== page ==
Compliance Confident: The Key to Email Marketing in 2020
Maintain Your Digital Reputation
There is more to know than meets the eye when it comes to email marketing. Federal laws, sending reputation, data regulations and compliancy have made email marketing increasingly complicated. If you don’t know what you are doing, sending an email campaign can be potentially detrimental to your company’s digital health.
Something marketers often forget about their customers is that they, just like anyone else in the world, like to be reassured that they aren’t being scammed before they buy into a product or service. If this feeling of comfort isn’t established early on, it may be far more difficult to keep consumers interested in your product or service. A business must not only meet federal regulations, but exercise morally sound behaviors on a consistent basis to gain the trust of consumers.
Let’s go over the basics for sending an email campaign or an email blast to potential customers. When it comes to the construction of your email, the email itself must be compliant with the CAN-SPAM Act. The CAN-SPAM Act, a law that sets the rules for commercial email, establishes requirements for commercial messages, gives recipients the right to have you stop emailing them, and spells out tough penalties for violations. Despite its name, the CAN-SPAM Act doesn’t apply just to bulk email.
Following the rules presented by these laws involves keeping just a few fundamental business email rules in mind:
- The company’s email is expected to have a street address within the email. This is to ensure that your target demographic knows where their mail is coming from and, in the benefit of the marketer, gives them an apparent avenue to reach the marketer.
- A marketing email must also include a link to unsubscribe — and it cannot be invisible, despite what you may see some companies getting away with. This function is crucial to the email constructing process, because if there is no unsubscribe link available to your customer, they can report you to the Federal Trade Commission, and subject to penalties of up to $42,530 per offence.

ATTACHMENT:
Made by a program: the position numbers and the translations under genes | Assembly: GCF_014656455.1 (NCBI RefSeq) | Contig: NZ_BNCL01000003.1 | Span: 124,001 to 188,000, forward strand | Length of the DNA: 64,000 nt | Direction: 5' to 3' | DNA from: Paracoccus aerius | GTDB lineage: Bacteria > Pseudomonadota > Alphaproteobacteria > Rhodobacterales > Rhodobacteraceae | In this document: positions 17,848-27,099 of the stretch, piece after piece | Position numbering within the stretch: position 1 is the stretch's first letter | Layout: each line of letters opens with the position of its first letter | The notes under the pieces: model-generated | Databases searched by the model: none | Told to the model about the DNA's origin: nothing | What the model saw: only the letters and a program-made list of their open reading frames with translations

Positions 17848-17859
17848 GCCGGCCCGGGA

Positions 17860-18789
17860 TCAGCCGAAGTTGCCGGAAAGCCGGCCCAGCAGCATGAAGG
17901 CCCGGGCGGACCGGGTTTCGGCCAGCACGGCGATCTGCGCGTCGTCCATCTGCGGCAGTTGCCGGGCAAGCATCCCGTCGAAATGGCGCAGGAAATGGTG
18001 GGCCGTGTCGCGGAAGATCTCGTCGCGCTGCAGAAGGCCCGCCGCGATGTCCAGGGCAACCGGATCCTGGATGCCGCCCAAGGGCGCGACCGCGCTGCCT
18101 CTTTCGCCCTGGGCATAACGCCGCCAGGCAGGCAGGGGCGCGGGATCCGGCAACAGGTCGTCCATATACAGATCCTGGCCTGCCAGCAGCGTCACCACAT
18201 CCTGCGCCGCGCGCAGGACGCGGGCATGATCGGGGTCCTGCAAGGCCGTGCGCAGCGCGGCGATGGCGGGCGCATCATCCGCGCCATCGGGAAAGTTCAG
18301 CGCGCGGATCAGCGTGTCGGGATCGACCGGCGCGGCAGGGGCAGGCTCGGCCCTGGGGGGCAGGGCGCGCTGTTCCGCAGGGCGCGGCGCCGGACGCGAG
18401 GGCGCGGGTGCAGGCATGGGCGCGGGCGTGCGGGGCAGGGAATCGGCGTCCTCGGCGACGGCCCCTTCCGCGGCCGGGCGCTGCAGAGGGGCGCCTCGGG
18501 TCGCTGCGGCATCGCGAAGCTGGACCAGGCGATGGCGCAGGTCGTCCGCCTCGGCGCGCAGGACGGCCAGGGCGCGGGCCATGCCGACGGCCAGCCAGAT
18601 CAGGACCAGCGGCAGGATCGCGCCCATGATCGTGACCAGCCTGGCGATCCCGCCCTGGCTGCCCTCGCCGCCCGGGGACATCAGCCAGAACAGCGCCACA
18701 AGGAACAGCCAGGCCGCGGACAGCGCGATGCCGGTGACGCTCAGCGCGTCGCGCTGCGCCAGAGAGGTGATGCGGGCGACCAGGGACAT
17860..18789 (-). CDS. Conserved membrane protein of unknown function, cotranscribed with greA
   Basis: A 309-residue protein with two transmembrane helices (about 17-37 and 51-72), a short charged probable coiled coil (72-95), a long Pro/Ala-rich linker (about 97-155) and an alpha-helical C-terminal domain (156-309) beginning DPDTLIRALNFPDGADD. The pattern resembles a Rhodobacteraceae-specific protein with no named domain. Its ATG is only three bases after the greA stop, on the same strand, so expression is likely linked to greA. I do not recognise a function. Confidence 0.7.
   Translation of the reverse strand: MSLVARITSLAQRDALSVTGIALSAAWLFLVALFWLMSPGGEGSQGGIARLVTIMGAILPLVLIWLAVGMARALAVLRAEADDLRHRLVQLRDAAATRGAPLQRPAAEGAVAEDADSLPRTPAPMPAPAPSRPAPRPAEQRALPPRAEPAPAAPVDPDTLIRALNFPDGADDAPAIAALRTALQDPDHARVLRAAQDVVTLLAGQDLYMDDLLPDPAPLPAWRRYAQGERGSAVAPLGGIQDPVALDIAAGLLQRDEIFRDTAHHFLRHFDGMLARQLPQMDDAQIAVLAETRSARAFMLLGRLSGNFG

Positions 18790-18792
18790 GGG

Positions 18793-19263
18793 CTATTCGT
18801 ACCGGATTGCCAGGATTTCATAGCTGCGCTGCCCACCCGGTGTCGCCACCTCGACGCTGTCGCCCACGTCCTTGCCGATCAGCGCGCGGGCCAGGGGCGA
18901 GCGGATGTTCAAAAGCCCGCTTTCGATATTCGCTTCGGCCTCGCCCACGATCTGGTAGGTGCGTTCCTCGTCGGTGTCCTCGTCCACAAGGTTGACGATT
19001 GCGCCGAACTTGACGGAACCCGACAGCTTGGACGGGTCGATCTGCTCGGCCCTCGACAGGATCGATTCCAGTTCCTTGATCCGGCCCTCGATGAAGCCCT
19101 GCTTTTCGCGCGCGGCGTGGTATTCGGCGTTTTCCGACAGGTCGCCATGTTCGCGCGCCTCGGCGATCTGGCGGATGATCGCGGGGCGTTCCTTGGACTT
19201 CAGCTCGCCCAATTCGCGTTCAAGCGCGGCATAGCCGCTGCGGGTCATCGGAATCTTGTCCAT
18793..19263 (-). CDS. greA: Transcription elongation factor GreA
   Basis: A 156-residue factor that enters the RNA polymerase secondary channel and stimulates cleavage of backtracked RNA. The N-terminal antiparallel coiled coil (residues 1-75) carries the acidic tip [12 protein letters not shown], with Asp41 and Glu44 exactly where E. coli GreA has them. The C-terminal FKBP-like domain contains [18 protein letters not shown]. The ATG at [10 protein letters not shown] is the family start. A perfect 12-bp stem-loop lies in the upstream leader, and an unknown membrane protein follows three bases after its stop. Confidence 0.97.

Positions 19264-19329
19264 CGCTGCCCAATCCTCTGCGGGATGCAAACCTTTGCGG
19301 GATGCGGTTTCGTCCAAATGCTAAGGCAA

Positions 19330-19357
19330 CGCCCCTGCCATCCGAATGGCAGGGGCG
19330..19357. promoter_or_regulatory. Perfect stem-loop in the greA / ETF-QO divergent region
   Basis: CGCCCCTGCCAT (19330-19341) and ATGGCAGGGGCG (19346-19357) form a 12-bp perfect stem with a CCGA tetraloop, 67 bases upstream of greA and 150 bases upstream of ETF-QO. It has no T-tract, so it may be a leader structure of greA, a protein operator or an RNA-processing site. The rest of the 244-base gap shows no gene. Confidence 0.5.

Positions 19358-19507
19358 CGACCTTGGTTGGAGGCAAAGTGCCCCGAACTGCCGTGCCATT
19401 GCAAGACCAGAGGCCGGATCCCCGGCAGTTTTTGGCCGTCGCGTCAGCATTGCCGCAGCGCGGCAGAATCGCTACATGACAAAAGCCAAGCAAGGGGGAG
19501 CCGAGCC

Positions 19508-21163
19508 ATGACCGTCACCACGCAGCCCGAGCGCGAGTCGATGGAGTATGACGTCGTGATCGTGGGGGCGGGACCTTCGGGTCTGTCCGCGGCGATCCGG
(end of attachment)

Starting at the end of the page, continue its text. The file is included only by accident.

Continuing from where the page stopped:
- Honor opt-out requests promptly. Any opt-out mechanism you offer must be able to process opt-out requests for at least 30 days after you’ve sent the email. You must honor a recipients opt-out request within 10 business days.
- Identify your email message as an ad. The law gives you a lot of leeway in how to do this, but you must disclose clearly and conspicuously that your message is an advertisement.
- Don’t use false or misleading header information. Your “From,” “To,” “Reply-To,” and routing information – including the originating domain name and email address must be accurate.
- The law makes clear that even if you hire an outside company or advertising agency to handle your email marketing, you can’t contract away your legal responsibility to comply with the law. Both the company whose product is promoted in the email and the company that actually sends the message may be held legally responsible.
Frankly, anything that makes your email sound like a spam — something that in this day and age, people have developed a strong sense for— will only deter people from giving your company a chance. By using terms intended to attract reactionary attention, you can actually do your company harm by destroying it’s ethos.